13 Nov Analyzing the Best Trader of All Time
Analyzing the Best Trader of All Time
Nov. 13, 2019
Can we learn anything from the greatest trader of all time?
I think the answer is unequivocally yes.
People have been following Warren Buffett’s lead for decades, sometimes making expensive pilgrimages just to hear him speak. Anyone who makes “never lose money” his/her first rule of investing has benefited from learning from the Oracle of Omaha.
But he’s not the greatest of all time (he’s 5th).
People have learned a ton from Peter Lynch, who taught us to know what we own and buy businesses any idiot can run.
But he’s not the greatest either (he’s 4th).
Without a doubt, Jim Simons (and the fund he created) is the greatest trader of all time.
From 1988-2018 (yes, he’s still going), Simons’ Medallion Fund had annualized returns of 39.1%. And that’s misleading. His fund actually has returned 66% per year over that time. But because his fees are astronomically high, it comes out to 39.1% after those fees are taken out. And even after fees, Simons destroys everyone. (Maybe the first lesson to learn from him is to charge outrageous fees?)
Here’s the list of greatest traders on record:
- Jim Simons (1988-2018) 39.1%
- George Soros (1969-2000) 32%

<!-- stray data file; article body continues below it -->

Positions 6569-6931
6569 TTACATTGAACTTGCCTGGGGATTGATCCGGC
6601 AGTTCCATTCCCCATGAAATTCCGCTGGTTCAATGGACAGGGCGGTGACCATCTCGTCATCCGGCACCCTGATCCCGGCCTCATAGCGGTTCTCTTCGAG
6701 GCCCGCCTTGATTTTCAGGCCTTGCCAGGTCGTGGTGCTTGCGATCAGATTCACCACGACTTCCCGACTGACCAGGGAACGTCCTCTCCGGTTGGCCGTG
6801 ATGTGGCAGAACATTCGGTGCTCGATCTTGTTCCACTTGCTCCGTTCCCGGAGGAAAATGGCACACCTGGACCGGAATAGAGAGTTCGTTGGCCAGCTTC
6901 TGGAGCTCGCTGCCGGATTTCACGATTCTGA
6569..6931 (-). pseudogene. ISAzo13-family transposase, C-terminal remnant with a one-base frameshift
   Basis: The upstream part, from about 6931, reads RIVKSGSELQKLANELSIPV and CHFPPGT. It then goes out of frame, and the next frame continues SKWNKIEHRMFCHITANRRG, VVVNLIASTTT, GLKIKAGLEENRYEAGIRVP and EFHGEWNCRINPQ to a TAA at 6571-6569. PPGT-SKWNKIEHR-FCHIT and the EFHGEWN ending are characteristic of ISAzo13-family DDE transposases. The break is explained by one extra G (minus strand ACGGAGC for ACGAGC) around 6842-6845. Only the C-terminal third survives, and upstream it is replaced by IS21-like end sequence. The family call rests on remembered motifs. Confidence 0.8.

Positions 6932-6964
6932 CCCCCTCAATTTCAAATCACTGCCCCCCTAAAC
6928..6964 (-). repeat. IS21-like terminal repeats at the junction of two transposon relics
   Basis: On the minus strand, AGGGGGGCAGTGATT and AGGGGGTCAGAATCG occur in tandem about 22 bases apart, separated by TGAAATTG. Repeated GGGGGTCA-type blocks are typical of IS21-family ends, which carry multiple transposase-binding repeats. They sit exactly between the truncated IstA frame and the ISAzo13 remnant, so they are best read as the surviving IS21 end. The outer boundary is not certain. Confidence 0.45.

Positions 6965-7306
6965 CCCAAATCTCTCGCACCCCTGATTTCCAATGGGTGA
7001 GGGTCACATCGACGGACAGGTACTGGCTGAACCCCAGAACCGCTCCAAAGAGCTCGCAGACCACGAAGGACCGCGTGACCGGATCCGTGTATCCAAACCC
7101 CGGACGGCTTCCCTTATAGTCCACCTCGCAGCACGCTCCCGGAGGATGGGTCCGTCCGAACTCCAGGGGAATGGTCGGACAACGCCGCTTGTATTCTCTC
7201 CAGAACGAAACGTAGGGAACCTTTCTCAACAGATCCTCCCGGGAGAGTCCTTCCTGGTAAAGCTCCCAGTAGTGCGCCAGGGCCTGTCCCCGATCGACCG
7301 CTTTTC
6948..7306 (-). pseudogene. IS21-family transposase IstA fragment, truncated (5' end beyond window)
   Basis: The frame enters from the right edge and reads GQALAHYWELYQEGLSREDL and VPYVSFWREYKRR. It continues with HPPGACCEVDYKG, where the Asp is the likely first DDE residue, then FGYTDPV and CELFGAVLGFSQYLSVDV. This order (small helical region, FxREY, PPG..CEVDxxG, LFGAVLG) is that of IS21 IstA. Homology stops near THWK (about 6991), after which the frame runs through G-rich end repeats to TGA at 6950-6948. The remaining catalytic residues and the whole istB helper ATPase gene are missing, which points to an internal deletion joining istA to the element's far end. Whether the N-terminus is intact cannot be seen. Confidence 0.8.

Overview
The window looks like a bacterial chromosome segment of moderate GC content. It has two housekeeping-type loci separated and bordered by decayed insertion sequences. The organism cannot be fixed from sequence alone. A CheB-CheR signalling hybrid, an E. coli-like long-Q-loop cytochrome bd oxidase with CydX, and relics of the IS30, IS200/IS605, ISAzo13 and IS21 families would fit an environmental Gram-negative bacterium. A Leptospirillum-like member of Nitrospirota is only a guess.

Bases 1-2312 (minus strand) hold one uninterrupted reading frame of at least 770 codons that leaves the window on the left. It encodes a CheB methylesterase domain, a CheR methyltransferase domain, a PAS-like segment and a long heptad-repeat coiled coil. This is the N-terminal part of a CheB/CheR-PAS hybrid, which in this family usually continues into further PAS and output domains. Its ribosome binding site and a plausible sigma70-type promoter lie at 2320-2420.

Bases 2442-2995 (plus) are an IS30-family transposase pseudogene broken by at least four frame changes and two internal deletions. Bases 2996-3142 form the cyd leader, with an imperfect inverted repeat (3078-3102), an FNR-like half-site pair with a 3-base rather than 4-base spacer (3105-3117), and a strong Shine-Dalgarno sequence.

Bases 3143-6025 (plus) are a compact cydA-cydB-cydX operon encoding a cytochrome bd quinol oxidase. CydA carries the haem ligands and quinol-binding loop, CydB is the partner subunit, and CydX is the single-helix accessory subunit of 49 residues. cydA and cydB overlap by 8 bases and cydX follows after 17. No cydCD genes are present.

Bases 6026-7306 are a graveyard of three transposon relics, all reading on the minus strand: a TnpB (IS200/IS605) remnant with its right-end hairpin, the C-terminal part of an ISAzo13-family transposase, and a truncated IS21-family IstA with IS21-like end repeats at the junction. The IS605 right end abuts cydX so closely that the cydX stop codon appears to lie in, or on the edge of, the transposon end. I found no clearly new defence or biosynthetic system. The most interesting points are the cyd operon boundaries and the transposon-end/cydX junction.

- Steven Cohen (1992-2003) 30% (insider trading scandal aside)
- Peter Lynch (1977-1990) 29%
- Warren Buffett (1965-2018) 20.5%
- Bill Dunn/Dunn Capital Management (1989-2019) 13.3%
If we want to be the best, it makes sense to study the best. So, what can we learn?
First, it’s interesting to learn that #1 and #6 are completely automated traders. Zero discretion for either one of those traders. If you like trading robots, apparently you can get very rich (Jim Simons and his automated fund is currently worth about $23 billion).
There’s a lot more to learn from Simons, however, and this week we’ll go over many things that will make us better traders.
One of the most important things we can learn from Simons is that he almost failed many times. It’s easy to think that someone is superior to us and that the road to superstardom was one that was ordained from the crib.
Simons struggled and could have completely given up several times. Here are some times where he might have flamed out and given up.
He almost threw in the towel right off the bat (this was 1979, the year after starting the fund). Simons wasn’t a trader, he was a mathematician. But he thought he could use math to beat the markets. So he left academia and started a fund to trade currencies. It did okay at first but then hit a big downturn. At that point Simons was using crude trading models and he and his staff’s instincts. It turns out that that was a bad combination. During a big drawdown, one staff member found Simons lying face up on a couch. Simons said, “Sometimes I look at this and feel I’m just some guy who doesn’t really know what he’s doing.” The staff member thought Simons might actually be suicidal. That was Give Up Point #1.
In the 1980s, after tweaking his mathematical trading model, Simons got long too many potato futures positions and was closed out by regulators. It cost him and his investors millions of dollars. They had lost confidence in their model and weren’t even sure why the model was making its decisions. Give Up Point #2.